Other than a lingering dampness in the air, North Carolina summers couldn’t be more different than those we enjoy in Berkeley. Summer mornings in Berkeley often unfold with a ribbon of cool, wet fog curling around the Campanile, while in the south the air is warm, thick, and humid before the sun rises. Stirred by changes in voting laws, last summer a small group of students from the Public Service Center braved the North Carolina humidity to serve with nonprofits engaged in voter education. Most of the students were black women whose only encounters with the south were through courses, books, or family histories. They registered dozens of new voters by walking door to door, tabling at events, and staffing phone banks. Interspersed throughout they visited iconic sites associated with slavery and civil rights and met with community leaders.
After visiting a former slave plantation, Mariah Fairly ‘17 offered the following reflection about a magnolia tree that had been planted to commemorate the location of a whipping post. “Having the time to reflect on the grounds of the former plantation allowed me to let go. Even though lives have been lost and generations of hurt still very much exist, it gave me hope that better days can and will come. As a human race, we are all capable of so much more.”
Stories illuminate. They allow us to connect across time, place, and identities to discover shared experiences and universal truths. My own story bobs and weaves between misplaced steps and journeys of discovery; periods of despair and profound joy; sojourns into existential dead ends marked against moments of striking clarity. Like many other Cal alumni, a call to be in service to something greater than myself has been a consistent thread.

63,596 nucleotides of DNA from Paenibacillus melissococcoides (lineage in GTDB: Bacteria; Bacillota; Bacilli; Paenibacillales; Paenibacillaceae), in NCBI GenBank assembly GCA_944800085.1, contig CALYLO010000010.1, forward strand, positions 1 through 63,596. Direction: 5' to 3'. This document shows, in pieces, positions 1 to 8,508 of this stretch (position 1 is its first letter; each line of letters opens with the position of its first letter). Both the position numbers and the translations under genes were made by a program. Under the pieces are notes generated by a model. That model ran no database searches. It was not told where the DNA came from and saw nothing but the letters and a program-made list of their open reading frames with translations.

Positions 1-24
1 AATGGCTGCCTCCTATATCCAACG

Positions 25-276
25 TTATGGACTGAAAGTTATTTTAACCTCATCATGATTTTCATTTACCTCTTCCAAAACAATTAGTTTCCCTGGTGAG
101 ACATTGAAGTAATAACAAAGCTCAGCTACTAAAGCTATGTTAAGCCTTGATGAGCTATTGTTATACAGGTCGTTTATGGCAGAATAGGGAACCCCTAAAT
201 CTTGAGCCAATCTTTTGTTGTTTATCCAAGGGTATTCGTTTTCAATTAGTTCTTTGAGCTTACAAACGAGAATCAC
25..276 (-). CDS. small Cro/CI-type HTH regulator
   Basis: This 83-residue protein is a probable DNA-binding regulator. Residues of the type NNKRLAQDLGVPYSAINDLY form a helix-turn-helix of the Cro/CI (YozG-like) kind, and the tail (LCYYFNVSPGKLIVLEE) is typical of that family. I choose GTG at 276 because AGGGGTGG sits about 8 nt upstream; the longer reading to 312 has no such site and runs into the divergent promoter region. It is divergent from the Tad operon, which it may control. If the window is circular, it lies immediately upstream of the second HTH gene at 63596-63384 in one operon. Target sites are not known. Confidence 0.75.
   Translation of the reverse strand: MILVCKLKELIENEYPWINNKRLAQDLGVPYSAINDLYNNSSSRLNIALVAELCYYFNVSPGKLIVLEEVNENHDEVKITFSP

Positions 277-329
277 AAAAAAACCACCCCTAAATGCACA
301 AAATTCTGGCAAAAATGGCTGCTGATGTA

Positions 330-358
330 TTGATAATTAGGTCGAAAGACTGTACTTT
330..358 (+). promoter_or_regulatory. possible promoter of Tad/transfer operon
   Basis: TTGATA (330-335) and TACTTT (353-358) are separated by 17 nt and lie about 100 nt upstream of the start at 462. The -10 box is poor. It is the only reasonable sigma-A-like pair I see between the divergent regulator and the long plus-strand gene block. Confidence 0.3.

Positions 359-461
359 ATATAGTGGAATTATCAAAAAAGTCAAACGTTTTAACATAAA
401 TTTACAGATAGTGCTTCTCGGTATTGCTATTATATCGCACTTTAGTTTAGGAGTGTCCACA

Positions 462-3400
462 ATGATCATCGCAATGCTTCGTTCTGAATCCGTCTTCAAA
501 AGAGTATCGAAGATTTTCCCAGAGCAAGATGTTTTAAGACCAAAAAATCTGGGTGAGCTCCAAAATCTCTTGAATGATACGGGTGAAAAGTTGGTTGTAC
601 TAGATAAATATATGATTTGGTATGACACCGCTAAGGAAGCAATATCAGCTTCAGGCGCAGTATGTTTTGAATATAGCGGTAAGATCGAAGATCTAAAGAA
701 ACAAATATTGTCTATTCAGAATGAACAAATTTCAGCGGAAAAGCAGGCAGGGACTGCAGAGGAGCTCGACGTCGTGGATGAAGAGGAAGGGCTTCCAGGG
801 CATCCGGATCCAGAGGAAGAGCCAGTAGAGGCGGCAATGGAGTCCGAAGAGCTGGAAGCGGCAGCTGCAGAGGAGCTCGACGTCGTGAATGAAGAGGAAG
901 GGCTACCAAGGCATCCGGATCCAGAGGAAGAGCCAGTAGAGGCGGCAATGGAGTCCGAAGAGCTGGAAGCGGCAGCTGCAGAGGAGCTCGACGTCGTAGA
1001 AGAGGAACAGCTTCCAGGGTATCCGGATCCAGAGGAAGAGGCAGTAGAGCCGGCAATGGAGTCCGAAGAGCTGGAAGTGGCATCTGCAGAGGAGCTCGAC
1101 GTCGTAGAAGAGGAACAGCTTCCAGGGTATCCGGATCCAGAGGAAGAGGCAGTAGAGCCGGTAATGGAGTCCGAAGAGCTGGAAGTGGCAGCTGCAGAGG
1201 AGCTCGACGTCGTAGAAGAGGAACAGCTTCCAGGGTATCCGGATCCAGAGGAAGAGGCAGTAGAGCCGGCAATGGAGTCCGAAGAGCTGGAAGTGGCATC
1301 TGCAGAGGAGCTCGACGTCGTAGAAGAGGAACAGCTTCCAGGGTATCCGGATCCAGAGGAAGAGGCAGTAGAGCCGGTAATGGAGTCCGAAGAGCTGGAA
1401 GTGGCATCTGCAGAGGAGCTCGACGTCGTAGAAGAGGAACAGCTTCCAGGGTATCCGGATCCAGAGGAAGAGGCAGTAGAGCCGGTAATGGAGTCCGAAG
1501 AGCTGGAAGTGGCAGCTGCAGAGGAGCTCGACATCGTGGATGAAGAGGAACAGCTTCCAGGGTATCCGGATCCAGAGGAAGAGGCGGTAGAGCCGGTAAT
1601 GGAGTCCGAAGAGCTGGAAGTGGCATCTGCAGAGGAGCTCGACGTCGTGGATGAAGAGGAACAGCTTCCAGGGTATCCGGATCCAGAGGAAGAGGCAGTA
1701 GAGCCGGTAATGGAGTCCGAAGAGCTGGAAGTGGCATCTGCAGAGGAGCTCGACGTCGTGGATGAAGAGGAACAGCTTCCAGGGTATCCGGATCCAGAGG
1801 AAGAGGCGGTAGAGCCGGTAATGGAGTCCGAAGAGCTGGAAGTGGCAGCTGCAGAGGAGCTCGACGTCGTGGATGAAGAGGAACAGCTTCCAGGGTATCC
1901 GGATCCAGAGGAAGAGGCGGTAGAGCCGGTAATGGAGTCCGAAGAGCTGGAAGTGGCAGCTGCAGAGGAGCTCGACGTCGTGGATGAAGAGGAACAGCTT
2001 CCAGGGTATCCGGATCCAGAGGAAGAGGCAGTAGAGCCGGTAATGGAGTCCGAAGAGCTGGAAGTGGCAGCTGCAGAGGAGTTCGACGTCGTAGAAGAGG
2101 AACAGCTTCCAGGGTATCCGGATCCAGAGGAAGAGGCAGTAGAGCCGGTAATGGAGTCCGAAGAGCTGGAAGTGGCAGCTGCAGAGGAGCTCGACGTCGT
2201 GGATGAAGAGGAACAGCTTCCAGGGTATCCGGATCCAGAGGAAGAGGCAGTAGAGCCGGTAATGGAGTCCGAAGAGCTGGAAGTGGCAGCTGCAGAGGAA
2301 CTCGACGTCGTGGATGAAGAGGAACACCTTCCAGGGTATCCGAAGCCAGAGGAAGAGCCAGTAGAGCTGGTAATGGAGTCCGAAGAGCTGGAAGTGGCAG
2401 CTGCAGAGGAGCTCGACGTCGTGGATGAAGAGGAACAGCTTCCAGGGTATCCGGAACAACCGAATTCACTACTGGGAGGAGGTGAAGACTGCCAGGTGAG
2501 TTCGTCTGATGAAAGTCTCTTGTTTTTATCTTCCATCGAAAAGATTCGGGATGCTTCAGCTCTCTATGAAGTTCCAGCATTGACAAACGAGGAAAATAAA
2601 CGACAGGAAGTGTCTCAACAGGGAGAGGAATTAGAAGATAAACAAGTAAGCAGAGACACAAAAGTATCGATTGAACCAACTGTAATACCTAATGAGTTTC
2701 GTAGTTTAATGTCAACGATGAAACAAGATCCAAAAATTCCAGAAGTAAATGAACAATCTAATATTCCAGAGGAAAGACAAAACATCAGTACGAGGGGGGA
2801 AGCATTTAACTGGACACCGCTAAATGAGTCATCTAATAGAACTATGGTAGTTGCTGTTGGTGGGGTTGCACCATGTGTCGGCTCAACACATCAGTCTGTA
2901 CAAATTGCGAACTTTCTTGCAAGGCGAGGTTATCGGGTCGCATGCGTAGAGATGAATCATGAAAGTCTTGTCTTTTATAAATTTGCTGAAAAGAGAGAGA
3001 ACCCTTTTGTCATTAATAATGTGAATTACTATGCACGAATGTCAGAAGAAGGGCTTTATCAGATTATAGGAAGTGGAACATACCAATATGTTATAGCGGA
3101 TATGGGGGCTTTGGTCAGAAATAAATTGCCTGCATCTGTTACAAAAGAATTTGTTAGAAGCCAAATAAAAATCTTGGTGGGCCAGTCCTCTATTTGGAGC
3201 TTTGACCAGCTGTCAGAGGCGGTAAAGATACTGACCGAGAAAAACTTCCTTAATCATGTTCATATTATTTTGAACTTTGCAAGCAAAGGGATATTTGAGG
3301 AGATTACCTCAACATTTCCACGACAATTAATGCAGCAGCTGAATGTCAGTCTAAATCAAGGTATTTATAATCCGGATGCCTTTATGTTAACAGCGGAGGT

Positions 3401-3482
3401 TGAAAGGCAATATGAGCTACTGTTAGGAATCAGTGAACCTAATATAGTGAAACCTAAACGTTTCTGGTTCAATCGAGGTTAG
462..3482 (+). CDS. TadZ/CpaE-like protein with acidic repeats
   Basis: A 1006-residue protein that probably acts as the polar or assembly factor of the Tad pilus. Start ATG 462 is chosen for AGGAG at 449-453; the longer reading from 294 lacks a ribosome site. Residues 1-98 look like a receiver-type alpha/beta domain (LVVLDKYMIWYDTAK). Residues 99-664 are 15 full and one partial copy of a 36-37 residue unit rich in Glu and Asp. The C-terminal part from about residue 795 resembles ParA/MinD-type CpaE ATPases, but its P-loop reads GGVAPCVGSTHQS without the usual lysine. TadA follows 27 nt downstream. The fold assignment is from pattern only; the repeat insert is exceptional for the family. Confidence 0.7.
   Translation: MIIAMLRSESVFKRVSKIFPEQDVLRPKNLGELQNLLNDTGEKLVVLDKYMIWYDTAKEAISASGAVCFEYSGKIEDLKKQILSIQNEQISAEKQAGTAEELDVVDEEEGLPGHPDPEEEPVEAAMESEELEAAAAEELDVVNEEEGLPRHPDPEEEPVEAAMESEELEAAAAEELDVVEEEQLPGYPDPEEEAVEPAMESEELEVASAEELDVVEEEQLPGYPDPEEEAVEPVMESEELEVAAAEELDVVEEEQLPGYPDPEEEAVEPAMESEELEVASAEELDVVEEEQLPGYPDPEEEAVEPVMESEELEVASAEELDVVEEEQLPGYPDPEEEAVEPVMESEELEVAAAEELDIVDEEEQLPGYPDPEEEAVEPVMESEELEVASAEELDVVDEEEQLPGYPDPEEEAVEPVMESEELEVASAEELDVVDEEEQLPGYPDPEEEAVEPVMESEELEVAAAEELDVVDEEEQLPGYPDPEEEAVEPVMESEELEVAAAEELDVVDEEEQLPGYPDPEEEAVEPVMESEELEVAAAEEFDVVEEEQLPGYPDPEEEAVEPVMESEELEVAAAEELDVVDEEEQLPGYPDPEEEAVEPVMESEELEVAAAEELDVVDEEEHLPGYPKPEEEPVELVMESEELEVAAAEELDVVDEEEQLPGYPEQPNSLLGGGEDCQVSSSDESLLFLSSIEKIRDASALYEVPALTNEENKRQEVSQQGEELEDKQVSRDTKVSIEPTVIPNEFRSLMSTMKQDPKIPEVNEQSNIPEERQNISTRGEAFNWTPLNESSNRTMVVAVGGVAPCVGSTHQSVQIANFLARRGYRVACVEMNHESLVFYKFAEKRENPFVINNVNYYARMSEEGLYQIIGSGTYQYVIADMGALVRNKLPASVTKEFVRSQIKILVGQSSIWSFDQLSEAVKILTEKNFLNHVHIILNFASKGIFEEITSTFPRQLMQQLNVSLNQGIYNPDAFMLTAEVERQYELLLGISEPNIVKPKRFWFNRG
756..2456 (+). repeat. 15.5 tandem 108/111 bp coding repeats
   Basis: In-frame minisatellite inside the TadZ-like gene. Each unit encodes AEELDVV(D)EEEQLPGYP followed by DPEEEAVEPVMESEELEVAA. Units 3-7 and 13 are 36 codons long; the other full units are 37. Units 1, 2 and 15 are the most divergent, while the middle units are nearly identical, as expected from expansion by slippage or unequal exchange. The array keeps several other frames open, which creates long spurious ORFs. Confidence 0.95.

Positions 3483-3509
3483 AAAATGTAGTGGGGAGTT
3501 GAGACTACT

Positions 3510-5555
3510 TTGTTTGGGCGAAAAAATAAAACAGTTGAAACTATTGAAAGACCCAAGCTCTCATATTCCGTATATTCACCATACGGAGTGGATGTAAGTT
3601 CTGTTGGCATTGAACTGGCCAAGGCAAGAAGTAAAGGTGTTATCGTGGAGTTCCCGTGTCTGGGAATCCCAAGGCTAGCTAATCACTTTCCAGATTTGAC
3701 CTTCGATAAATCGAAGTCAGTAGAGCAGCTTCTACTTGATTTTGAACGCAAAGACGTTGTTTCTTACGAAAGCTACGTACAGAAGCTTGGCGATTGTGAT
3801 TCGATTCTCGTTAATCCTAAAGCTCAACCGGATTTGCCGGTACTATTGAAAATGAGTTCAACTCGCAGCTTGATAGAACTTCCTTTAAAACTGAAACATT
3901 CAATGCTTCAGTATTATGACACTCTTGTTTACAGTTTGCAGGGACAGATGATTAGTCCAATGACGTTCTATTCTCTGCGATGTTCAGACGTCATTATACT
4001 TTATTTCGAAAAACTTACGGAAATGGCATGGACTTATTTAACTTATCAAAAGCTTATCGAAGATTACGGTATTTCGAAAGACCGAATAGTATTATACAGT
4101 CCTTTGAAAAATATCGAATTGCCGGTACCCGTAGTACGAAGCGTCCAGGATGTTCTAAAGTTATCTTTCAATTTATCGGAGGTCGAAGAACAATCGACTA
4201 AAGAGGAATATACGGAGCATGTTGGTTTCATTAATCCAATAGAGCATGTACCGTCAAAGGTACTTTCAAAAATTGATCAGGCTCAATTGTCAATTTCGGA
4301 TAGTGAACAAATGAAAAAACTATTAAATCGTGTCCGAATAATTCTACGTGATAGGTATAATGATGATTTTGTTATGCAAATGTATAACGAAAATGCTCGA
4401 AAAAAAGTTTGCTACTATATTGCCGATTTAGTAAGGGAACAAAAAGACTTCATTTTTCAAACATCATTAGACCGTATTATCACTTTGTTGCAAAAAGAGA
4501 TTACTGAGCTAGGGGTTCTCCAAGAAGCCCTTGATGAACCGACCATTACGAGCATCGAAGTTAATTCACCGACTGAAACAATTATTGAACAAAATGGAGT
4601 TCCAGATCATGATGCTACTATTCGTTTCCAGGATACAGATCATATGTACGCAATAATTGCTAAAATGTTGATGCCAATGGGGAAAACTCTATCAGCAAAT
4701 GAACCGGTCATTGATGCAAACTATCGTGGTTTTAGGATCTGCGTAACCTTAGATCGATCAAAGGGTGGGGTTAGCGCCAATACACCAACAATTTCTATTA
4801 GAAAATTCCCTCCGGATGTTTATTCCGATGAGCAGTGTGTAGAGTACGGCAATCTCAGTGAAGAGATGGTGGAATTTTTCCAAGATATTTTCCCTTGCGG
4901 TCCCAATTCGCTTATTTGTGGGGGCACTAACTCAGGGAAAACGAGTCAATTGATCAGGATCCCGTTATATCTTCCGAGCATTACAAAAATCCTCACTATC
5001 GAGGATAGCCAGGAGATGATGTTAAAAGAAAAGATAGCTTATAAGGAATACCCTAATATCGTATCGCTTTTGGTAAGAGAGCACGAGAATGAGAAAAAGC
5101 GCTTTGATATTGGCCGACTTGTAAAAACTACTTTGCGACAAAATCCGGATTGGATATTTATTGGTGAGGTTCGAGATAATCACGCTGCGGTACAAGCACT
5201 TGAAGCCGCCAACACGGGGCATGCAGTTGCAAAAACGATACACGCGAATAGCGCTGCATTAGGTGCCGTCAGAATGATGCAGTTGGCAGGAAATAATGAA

This year the Public Service Center is also celebrating our story of serving as the heart of public service on campus for 50 years. Our student founders, stirred by the circumstances of their own time, created what was then called the Community Projects Office, to connect students with volunteer opportunities in the local community. Today the Public Service Center supports over 5,000 students and dozens of faculty in working with over 200 community organizations each year. Those numbers capture only a small portion of the campuswide public service engagements of faculty and students in a given year.
In this moment where the air is thick with emotion and old, enduring wounds are being intentionally inflamed, we can draw inspiration from stories of service — past and present — knowing that they represent a fraction of the stories that have defined what it has meant to be a member of the Cal community over the generations. Whether it’s having the courage to speak and listen, confront ongoing injustices rooted in a painful past, or plant seeds of hope in fallow ground, as the stories in this newsletter show, Cal has consistently learned, led, and served because, to paraphrase Mariah’s eloquence, we know that our human community is capable of so much more.
In honor of our 50th anniversary, we invite you to share your own story of service as well.
Assistant Dean of Students and Director